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Who pays for what?

Pay at the pump or at the counter? When it comes to a Replenishment at Sea involving thousands of litres of fuel, the process of payment can be complex. Bruce Wooller, Principal Advisor Logistics Engagement at Defence Logistics Command, explains.

25 March, 2022

Over the last year, HMNZS Aotearoa has been dispensing fuel to other nations – a lot of fuel. It is usually done via a Replenishment At Sea (RAS), where a ship steams alongside Aotearoa and a fueling hose from Aotearoa is passed across the gap, all done while on the move. It was particularly the case during the Tongan crisis in February, for British, American and Tongan vessels, but also last year for Australia, Singapore and America during Exercise Bersama Gold in South East Asia.

It might look like in the short term that we’re dispensing millions of litres of fuel across the South Pacific to any ship that pulls up abeam. But it’s not a one-way street, and not just about fuel – or even money. The New Zealand Defence Force benefits from the advantages and capabilities enjoyed by larger nations, and indeed, would not be able to grow its own capabilities or sustain many of its operational deployments without international logistics agreements and arrangements that supplement our own logistics capacity.

So countries -  particularly countries that are used to working together – work it out beforehand. The most common concept is a Mutual Logistics Support Arrangement, where two nations agree basic terms, conditions and procedures whereby each nation provides support to the other. It’s not specific to an activity, and doesn’t cover weapons or transfer of equipment that could fall foul of international laws and regulations. As well as planned-for situations, it can cover unforeseen circumstances.

HMNZS Aotearoa and USCGC Stratton conduct a Replenishment at Sea.

HMNZS Aotearoa and Royal Navy's HMS Spey complete a replenishment at sea (RAS) near Tonga.

Mr Wooller says the Single Service and Joint Force planners sit down to standardize the arrangements under the MLSA’s, once or twice a year. They look at who they have relationships with, and who they don’t. If there’s an exercise coming up, the countries are contacted and letters of arrangement or implementation arrangements (IA’s) established to set up a payment methodology.

These Implementation Arrangements (IA), allow two nations to carry out an activity they have agreed to tackle together. They outline who does what, and who provides what services. These are useful for combined operations, such as Afghanistan or Timor Leste.

‘Payments’ can be an Exchange in Kind (replacing the logistics supplies or services with something very similar) or Exchange of Equal Value (providing something different but of very similar value).

There are occasions when we don’t charge. “A good example is the Kaikoura earthquake in 2016. There were three international warships with helicopters who went down to provide humanitarian aid. We refuelled the ships and helicopters and didn’t charge them.”

But in other instances, it does come down to money, a reimbursable transaction in cash or credit card or funds transfer in the currency of the nation providing the support or in another currency decided by the supporting nation.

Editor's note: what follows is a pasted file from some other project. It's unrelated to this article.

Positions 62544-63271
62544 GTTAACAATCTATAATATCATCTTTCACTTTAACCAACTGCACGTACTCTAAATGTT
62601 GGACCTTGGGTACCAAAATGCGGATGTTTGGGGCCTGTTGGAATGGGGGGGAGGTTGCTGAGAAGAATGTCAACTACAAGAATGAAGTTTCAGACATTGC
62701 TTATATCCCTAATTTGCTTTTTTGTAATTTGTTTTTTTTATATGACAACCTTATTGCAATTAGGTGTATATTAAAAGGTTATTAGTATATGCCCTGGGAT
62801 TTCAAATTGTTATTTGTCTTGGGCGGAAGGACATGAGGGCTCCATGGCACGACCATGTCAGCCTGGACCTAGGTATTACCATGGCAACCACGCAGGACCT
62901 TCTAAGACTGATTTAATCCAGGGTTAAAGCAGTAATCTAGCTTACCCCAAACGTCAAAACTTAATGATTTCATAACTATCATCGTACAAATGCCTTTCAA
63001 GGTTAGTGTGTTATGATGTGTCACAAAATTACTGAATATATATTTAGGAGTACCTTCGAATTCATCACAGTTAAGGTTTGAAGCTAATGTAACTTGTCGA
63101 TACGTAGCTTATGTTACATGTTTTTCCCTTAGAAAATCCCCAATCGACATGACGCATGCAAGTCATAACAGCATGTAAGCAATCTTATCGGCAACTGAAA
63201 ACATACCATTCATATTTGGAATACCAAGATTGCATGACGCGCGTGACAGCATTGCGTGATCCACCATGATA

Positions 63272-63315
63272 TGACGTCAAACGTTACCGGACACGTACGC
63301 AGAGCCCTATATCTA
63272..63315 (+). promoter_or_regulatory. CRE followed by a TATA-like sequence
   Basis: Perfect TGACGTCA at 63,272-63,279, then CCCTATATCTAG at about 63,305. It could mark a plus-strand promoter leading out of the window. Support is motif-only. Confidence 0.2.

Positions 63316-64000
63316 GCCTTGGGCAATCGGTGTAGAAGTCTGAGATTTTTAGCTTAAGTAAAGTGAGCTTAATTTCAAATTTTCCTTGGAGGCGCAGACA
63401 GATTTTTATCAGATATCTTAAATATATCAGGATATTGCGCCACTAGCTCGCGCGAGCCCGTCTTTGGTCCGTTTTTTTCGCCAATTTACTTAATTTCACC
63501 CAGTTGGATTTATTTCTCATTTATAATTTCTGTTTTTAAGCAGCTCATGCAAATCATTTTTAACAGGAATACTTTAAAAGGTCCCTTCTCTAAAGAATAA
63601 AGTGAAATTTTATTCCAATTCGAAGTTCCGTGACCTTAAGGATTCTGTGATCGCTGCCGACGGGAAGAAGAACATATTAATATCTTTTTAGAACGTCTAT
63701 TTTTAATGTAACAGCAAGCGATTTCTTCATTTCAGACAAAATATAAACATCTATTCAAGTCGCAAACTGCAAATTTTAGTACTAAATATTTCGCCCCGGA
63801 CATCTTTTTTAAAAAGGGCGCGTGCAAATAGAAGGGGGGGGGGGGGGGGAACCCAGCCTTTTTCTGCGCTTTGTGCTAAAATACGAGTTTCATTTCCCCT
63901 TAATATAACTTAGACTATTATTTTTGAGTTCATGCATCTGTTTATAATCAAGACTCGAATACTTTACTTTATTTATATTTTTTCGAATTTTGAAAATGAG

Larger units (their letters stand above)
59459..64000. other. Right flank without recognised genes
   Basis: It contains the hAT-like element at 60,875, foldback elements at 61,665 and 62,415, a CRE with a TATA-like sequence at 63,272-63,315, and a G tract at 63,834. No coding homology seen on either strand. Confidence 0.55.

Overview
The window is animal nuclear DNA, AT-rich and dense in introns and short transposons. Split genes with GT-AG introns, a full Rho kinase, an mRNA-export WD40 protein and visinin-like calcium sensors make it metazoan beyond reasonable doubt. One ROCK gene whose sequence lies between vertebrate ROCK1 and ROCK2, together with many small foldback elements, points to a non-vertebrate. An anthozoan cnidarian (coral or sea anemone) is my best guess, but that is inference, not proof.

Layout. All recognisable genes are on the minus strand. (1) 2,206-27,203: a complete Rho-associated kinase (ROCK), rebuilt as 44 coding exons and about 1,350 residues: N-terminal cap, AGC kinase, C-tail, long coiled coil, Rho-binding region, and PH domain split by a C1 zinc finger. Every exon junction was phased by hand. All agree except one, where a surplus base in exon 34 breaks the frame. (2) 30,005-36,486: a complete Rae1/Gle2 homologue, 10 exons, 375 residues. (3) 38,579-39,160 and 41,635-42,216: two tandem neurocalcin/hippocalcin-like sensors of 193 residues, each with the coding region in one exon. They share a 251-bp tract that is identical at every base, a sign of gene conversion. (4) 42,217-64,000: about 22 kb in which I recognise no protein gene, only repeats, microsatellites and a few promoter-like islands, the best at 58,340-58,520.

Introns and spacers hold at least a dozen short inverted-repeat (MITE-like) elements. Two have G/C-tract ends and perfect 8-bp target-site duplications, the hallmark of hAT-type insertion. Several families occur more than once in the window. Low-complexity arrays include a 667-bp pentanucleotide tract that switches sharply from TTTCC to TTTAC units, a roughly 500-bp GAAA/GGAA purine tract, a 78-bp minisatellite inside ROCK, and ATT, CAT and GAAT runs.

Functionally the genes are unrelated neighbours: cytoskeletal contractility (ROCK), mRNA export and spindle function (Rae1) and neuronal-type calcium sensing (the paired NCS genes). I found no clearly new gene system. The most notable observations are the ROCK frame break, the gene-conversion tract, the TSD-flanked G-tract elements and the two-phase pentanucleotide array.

HMNZS Aotearoa and U.S. Navy's USS Sampson complete a replenishment at sea (RAS) near Tonga.

Squadron Leader Michelle Goulden, Adviser Logistics Engagement, says if a country lacks a formal arrangement, they could come to a multi-national exercise prepared to pay in cash. “Some nations have shown up with literally bags of cash.”

At sea, if a Navy ship from a country without prior arrangements turned up alongside Aotearoa wanting fuel, the Navy will ask for options to charge that nation, says Mr Wooller.

“Sometimes a requesting nation will ask to bill it through a country that has a relationship with them and us, and then that mutual country pays us or gives us credits.”

The ‘bag of cash’ scenario occurred during a refuelling at sea between HMNZS Endeavour and a foreign destroyer north of New Zealand, prior to the International Naval Review in Auckland in 2016.

Commander Martin Doolan, then Commanding Officer of Endeavour, recalls the ship wanted to pay by cash - $US 250,000.

“We met up with ships from three countries off North Cape, where we refuelled all three ships prior to escorting them to Devonport Naval Base to participate in the 75th Anniversary of the RNZN,” he says.

“Just prior to conducting the RAS with one ship, they asked if they could transfer the payment via a jackstay during the refuelling.” A jackstay is a line stretched between two moving ships, with a pulley and hoist attached, to transfer parcels and – in the past – people. During a RAS, it is common for ships to pass small gifts across.

CDR Doolan took a short moment to visualise a quarter of a million dollars dangling on a line between two fast-moving ships.

“As you might imagine, my concern was over when exactly the cash became ours? If it passed the halfway mark and then, for whatever reason, fell into the sea, was it our money or theirs? Needless to say, we chose not to ‘cross that bridge’ and while we did fuel them, we deterred them from conducting the payment.”

Mr Wooller points out that the Captain of a ship has a lot of discretion. “Captains have asked me, what are the rules? What do you recommend? We give them the solutions, the options, if they are going to refuel a ship. But we don’t tell them how to do their job.”

Defence Logistics Command keep an eye on prices – especially fuel – and look for the best options. The NZDF has an arrangement with Singapore, to buy fuel from the United Kingdom facilities there at a better price and quality, and NZDF does this with other nations as well. It could be in future that Aotearoa makes a regular run to Singapore and other allied nations.